Archived Outdoors

Earth Day rant

out natcornEarth Day 2013 is Monday, April 22. The first official “Earth Day” occurred in 1970 and environmentalists celebrated. Environmental lawyer Chuck Dayton, who splits his time between Waynesville and the “Land of a Thousand Lakes,” pretty much summed up where we are at Earth Day, when he wrote about the 40th anniversary:

“The first Earth Day was a dramatic expression of a growing awareness that corporations had been using our air and water as a free dump, and something needed to be done.

It occurred at a time of anti-war protests and anti-establishment rhetoric; a time when change seemed not only possible but also inevitable …. Today, Earth Day 40, while still an important affirmation of the need to care for the planet, seems to me less optimistic than in 1970. I no longer think that the big environmental problems will be solved in my lifetime. At nearly 71, I know that we are surely passing on huge burdens to our descendants, including those that may become impossible to solve, if climate feedbacks are allowed take over …”

Look at the two photos. The one with Maddie at the North Carolina Arboretum was taken last weekend (4/13) during the Mountain Science Expo, a day of programs and exhibits dedicated to the natural bounties of Western North Carolina and the people who work so hard to preserve and protect them. The other was one I searched the Internet for because just the day before the Expo, I had to go to Asheville and around Newfound Gap, looking east towards Asheville, all I could see was the gray ozone clinging to the mountainsides.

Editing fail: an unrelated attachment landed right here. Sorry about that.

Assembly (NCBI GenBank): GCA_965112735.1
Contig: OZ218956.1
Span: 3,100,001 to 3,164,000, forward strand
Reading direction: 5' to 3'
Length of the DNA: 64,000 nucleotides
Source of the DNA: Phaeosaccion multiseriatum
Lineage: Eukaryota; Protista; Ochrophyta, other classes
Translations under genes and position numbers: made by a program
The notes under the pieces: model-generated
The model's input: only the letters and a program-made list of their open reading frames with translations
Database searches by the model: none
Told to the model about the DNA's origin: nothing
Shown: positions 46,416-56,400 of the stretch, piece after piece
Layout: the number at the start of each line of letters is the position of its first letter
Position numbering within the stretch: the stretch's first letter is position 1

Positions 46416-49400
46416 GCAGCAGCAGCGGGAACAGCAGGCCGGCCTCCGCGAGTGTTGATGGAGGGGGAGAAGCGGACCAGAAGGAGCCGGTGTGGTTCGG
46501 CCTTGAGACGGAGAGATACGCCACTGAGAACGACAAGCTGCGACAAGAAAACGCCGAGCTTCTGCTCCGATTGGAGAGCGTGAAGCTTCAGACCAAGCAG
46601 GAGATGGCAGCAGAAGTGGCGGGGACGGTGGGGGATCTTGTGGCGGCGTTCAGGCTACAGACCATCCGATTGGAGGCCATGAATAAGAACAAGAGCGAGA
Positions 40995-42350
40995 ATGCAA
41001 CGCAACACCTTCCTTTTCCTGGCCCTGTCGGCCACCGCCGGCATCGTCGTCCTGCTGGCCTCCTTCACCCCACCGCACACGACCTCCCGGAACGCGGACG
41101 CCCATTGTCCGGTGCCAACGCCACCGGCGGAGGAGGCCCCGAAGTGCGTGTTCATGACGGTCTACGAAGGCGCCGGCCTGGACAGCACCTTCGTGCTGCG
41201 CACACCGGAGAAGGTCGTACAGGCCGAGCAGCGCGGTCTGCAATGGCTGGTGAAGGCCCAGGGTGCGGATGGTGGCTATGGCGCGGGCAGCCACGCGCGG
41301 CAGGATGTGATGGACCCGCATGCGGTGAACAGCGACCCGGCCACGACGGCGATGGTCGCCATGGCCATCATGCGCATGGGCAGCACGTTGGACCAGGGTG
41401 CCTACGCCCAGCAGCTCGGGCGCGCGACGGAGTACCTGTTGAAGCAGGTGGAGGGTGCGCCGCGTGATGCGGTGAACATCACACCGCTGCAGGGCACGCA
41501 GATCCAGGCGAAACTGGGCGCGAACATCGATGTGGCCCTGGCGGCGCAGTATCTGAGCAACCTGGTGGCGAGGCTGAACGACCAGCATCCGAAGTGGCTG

Someone told me recently they were so excited about spring finally arriving and described an area of the Great Smoky Mountains Expressway that was just “vibrant” green. I knew the area they were speaking of but didn’t have the heart to tell them that the green they were seeing was a “green death” for native biodiversity. Those roadsides are indeed thick and green with Japanese honeysuckle and multiflora rose — plants that choke native biodiversity and create deserts of non-native monoculture.

If there is a religion to be feared in the 21st century it is the religion of the “Holy Bottom Line.” I saw recently the cost (in 2006) to Duke Power of installing scrubbers (that would reduce sulfur dioxide emissions by around 95 percent.) That total was $425 million.

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Now Duke and many other industries pay lobbyists to go to D.C. and try and convince politicians that the EPA (the agency that required Duke to cut their sulfur dioxide emissions) is too onerous and that their regulations are suffocating industry.

Guess the “Church of the Bottom Line” believes suffocating the planet is a preferred alternative.

(Don Hendershot is a writer and naturalist. He can be reached a This email address is being protected from spambots. You need JavaScript enabled to view it..)

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